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Theta Ridge Coffee

by Claire Sykes

From your clerical help to your counter clerks, your employees are your tea and coffee store's most valuable assets. Simply put, without them, who would help you mind the store? As much as they may depend on you for a job, you depend on them to do their jobs well.

But it takes more than money to motivate someone. Your employees feel enthused to work at your store when you recognize their efforts and reward their achievements. Plenty of positive feedback and a generous display of your appreciation communicate to employees that you value them. And when you create an environment that fosters a favorable attitude among staff, you provide them with more than just a job - you enhance your own bottom line.

"It used to be that employers hired 'helping hands.' Today it's not good enough to simply rent the behavior you want from people," says Bob Nelson, best-selling author, and owner of San Diego, California-based Nelson Motivation, Inc. "You've got to find a way to elicit their best effort. You have to make employees feel valued so that they want to do their best work on a daily basis, to consistently act in the best interests of your business."

Motivating your employees becomes even more critical since good ones are increasingly harder to find. Those who don't stay with your tea and coffee store cost you in turnover expenses, time and hassles, not to mention lost sales. Says Nelson, "A non-exempt, hourly worker employed only 3-6 months might run you $2,000-$3,000 in the recruiting and training costs it takes to replace that person. Meanwhile, he or she takes away an incredible amount of expertise and knowledge."

Certainly, it helps to hire people who already feel motivated to work at your tea and coffee store. The person need not have previous retail experience, because most anyone can learn those skills. "But you can't teach energy, charm, and attention to detail," says Ethel Beal, retail lecturer based in San Bruno, California. "You have to hire people lovers. They don't see people as an intrusion for the work they're trying to do, so they tend to give excellent customer service, which translates into sales."

Most people in retail want to help people. It makes them feel good to serve customers and make them happy. When employees feel good about what they do, they naturally want to do a good job. Motivated employees are also more productive, and when production and sales are up, you have happy employees.


Your staff's positive attitude rubs off on everyone they work with, especially customers. "You'll never get an employee to treat customers any better than the way they're treated by their employer," says Nelson. "With motivated employees you get return customers who buy more."

1. Pay them more than money. While people have the need to earn a living, "salary and benefits do not serve as motivators. They're an entitlement, not an incentive. Even a fair wage plays little role in determining whether someone is a motivated, satisfied employee," says Steve Falkenberg, professor of psychology at Eastern Kentucky University, in Richmond, Kentucky.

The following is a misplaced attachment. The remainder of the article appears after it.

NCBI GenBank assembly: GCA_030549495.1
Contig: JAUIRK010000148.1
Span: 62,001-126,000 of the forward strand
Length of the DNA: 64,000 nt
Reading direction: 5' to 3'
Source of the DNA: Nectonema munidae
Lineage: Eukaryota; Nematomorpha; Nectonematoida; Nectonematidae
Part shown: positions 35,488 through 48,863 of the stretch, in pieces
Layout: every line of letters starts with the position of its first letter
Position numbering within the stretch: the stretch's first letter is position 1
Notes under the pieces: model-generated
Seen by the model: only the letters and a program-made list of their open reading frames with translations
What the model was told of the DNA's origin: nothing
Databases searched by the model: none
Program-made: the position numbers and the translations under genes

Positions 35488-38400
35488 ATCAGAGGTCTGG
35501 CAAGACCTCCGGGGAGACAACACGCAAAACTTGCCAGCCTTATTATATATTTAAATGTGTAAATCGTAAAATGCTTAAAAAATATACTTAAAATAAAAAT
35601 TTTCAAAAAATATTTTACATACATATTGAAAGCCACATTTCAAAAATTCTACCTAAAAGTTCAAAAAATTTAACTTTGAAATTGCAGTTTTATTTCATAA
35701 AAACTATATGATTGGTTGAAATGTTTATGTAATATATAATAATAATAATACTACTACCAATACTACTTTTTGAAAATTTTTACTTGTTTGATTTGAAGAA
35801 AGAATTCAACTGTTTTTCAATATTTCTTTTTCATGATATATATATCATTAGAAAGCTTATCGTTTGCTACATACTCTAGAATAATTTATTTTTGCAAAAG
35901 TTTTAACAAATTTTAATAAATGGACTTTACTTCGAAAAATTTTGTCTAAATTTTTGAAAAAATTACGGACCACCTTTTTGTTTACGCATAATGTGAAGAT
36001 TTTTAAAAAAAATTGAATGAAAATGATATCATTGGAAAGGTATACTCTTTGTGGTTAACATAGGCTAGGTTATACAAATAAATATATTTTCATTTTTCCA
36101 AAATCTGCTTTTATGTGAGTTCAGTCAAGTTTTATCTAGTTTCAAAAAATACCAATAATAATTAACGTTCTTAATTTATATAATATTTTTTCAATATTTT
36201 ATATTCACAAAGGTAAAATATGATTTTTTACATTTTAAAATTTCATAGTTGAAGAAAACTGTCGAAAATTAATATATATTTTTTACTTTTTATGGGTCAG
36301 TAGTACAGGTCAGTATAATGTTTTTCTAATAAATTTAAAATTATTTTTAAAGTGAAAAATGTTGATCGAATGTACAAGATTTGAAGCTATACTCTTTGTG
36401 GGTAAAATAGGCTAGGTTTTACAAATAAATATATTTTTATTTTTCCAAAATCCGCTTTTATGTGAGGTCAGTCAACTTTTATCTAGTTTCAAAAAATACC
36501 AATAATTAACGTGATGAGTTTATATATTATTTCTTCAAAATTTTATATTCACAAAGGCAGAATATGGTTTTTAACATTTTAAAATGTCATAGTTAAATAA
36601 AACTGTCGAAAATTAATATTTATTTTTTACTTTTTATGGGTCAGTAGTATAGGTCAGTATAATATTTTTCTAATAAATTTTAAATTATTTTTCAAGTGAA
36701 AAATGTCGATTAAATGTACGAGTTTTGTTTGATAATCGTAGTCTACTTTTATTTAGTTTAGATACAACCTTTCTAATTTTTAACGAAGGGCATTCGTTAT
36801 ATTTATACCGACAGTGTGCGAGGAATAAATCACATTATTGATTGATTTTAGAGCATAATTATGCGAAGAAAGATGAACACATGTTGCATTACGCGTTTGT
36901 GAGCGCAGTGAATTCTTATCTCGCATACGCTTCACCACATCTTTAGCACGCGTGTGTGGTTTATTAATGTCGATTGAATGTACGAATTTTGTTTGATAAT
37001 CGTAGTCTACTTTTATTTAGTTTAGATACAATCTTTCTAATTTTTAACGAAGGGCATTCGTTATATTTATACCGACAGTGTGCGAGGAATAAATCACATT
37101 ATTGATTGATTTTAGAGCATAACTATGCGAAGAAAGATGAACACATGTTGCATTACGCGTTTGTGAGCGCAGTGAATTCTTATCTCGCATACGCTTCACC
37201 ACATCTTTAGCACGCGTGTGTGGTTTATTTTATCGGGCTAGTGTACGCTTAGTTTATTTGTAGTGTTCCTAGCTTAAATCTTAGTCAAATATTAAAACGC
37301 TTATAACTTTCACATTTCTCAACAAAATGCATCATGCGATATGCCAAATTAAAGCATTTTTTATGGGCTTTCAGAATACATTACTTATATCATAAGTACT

2. Provide more than just a job. Create an environment where employees want to work. Make sure staff have fun. You can't be happy if your staff aren't. So, laugh, joke, and have a great time.

3. Place employees appropriately. Your employees are more satisfied working at your tea and coffee store if you also make sure to place them in jobs and give tasks that they enjoy and can excel at. For example, let the athletically inclined employee stock boxes of merchandise and the one who has a way with numbers handle the invoices.

4. Offer them variety. Employees are motivated by a mix of responsibilities. Cross-train your staff, so they can perform a variety of store duties and cover for others on their days off. At the same time, they'll enjoy the challenge of learning new tasks.

5. Expand the boundaries. Explain to employees how their jobs relate to other positions in your store, and to your business, as a whole. Let them know in what ways your tea and coffee store depends on even the most mundane tasks they may perform. Encourage staff to join you in community causes by enlisting their help with charity-related in-store events or by paying them two hours a week to volunteer with a local organization.

6. Recognize employees' long-term goals. And be a part of their plan to reach them. Says Beal, "Ask them where they want to be in five years, then do what you can to help them achieve that," whether it's helping them further their customer service skills, teaching them a new computer program or putting them in charge of store window displays. "Because you're giving them opportunities that contribute to meeting their goals, they'll feel motivated to do the work and committed to you as a loyal employee."